Saturday, November 12, 2011

Your Face Tomorrow: Continuing Thoughts

Having now completed the second volume of Javier Marias's masterful Your Face Tomorrow, Dance and Dream, I am more confident than ever in proclaiming it to be one of the great works of literature in this or any other age.

I have no doubt that a lot of people, were they to attempt reading it, would probably very quickly set it down again in disgust and confusion over the sheer amount of space Marias devotes to the narrator's thoughts, or continue reading and dull their reaction because they don't understand why it has been written in such a fashion. The truth is (and I say this not because this is the primary style of my own writing), this is exactly how literature should be, except most readers have spent their lives reading strictly journalistic descriptions of experiences rather than introspective, probing, expansive thought, the kind that Marias excels in expressing.

That is not to say that Your Face Tomorrow is completely unrecognizable, since it is familiar, in many senses. Having recently read a number of Roberto Bolano's books, I find much that I recognize from modern world literature, the kind that is deeply enmeshed with the memories of the past century, the atrocities too many civilizations have lived through. Some critics have alluded to Marcel Proust in the book's general ambition and existential nature, but Your Face Tomorrow is so much more than that. As Marias himself briefly mentions, there's a far more relevant example to draw from, Tristram Shandy (there is even a character named Toby, if you need a direct link), a book about a man trying to reflect on the experiences and associations that shaped his life. Like Shandy, the narrator, Jacques Deza, is constantly being sidetracked, although like several characters he always circles back around, which makes Marias more disciplined, more focused, than Laurence Sterne (who in fact didn't finish his book for all his meanderings).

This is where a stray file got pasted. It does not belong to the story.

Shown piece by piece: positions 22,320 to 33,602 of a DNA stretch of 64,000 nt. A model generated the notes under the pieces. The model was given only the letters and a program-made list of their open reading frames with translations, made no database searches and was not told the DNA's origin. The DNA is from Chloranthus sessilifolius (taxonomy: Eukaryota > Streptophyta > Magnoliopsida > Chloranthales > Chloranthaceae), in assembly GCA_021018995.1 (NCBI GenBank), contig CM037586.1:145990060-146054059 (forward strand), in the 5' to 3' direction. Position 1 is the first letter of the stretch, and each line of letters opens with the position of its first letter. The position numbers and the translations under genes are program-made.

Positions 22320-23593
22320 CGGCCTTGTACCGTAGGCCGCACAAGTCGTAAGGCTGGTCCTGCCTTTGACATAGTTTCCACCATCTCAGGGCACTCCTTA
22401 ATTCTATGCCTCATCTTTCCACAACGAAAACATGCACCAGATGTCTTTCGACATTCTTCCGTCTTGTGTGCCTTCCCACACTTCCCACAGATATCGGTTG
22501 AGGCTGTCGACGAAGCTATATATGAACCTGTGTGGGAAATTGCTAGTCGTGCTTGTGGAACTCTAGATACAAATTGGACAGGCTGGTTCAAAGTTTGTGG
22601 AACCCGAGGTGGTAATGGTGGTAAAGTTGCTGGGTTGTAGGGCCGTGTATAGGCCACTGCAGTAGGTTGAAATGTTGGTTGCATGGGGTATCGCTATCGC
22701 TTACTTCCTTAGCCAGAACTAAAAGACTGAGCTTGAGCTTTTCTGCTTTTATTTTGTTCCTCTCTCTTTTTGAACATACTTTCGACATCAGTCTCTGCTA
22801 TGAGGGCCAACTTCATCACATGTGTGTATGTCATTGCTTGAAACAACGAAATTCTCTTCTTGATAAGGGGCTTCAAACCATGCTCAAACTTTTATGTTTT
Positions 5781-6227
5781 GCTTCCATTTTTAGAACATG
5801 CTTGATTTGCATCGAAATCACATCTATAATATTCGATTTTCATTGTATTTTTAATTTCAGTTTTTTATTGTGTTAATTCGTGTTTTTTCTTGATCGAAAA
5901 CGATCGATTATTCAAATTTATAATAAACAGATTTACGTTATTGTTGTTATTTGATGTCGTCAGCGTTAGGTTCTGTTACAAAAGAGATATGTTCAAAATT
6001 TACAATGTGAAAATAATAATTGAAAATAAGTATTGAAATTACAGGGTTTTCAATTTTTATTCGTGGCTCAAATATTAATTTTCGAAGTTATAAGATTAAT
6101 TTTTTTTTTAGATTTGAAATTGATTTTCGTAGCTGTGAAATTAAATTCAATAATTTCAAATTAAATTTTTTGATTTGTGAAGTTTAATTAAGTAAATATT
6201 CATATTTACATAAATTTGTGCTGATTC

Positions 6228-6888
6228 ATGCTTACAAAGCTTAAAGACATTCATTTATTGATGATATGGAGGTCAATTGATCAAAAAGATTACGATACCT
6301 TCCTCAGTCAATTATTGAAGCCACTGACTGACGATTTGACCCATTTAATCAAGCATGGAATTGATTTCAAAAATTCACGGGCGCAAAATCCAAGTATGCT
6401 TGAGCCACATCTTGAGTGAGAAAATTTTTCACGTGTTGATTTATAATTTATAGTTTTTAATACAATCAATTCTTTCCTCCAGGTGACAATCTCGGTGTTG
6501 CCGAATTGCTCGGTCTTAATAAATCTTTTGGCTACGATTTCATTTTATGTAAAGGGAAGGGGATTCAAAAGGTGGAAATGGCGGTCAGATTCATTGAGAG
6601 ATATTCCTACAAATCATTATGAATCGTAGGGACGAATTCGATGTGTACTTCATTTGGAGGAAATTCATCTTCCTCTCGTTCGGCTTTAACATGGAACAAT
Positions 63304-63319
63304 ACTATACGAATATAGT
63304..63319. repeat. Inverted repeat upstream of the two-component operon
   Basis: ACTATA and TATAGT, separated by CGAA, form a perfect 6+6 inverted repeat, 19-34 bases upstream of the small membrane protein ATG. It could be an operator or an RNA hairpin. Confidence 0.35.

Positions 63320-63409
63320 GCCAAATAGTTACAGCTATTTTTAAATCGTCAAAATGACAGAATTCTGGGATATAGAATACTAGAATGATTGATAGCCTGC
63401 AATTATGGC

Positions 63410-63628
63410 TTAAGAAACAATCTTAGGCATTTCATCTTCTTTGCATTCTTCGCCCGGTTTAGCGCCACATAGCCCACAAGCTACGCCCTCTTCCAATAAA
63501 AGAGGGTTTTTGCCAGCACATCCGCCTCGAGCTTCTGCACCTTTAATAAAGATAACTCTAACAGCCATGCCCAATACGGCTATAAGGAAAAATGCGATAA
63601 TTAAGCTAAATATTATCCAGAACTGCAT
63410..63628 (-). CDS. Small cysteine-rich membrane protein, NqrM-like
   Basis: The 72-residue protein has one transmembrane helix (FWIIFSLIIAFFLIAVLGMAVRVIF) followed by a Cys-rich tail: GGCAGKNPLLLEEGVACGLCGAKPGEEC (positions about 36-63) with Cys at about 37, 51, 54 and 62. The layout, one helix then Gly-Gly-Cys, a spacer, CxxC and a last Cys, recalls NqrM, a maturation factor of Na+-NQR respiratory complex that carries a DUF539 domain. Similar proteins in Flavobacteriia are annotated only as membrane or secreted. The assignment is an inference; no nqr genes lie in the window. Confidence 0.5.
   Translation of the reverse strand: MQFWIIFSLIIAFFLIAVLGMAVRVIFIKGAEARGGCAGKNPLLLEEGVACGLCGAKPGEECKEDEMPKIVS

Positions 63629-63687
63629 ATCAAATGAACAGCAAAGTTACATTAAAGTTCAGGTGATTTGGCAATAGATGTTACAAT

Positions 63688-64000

Your Face Tomorrow is about observation, yes, but it's about infinite reflection, about a sensitive man trying to make sense of a world that often baffles such undertakings. It is exactly the kind of literature more people should read.

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